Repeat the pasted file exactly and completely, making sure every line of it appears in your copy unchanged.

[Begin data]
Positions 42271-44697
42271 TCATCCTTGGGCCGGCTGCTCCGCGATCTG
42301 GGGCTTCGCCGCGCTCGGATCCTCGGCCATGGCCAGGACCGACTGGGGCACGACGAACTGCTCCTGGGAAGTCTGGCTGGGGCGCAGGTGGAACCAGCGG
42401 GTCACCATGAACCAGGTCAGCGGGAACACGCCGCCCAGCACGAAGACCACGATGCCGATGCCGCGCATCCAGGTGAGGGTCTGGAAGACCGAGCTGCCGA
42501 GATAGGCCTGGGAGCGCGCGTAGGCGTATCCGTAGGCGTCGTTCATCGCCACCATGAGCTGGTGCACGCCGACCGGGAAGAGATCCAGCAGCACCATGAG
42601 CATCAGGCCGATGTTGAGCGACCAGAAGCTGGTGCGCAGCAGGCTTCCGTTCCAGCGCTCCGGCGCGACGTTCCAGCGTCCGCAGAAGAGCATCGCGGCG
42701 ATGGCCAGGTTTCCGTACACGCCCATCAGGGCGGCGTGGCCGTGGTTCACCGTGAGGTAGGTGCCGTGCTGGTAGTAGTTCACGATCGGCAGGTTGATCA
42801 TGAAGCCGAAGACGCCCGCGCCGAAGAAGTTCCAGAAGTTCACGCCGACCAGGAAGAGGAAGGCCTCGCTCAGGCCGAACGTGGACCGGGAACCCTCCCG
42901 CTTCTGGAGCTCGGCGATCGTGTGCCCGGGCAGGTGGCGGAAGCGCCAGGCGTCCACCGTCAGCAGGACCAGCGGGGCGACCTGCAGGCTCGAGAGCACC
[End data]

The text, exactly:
Positions 42271-44697
42271 TCATCCTTGGGCCGGCTGCTCCGCGATCTG
42301 GGGCTTCGCCGCGCTCGGATCCTCGGCCATGGCCAGGACCGACTGGGGCACGACGAACTGCTCCTGGGAAGTCTGGCTGGGGCGCAGGTGGAACCAGCGG
42401 GTCACCATGAACCAGGTCAGCGGGAACACGCCGCCCAGCACGAAGACCACGATGCCGATGCCGCGCATCCAGGTGAGGGTCTGGAAGACCGAGCTGCCGA
42501 GATAGGCCTGGGAGCGCGCGTAGGCGTATCCGTAGGCGTCGTTCATCGCCACCATGAGCTGGTGCACGCCGACCGGGAAGAGATCCAGCAGCACCATGAG
42601 CATCAGGCCGATGTTGAGCGACCAGAAGCTGGTGCGCAGCAGGCTTCCGTTCCAGCGCTCCGGCGCGACGTTCCAGCGTCCGCAGAAGAGCATCGCGGCG
42701 ATGGCCAGGTTTCCGTACACGCCCATCAGGGCGGCGTGGCCGTGGTTCACCGTGAGGTAGGTGCCGTGCTGGTAGTAGTTCACGATCGGCAGGTTGATCA
42801 TGAAGCCGAAGACGCCCGCGCCGAAGAAGTTCCAGAAGTTCACGCCGACCAGGAAGAGGAAGGCCTCGCTCAGGCCGAACGTGGACCGGGAACCCTCCCG
42901 CTTCTGGAGCTCGGCGATCGTGTGCCCGGGCAGGTGGCGGAAGCGCCAGGCGTCCACCGTCAGCAGGACCAGCGGGGCGACCTGCAGGCTCGAGAGCACC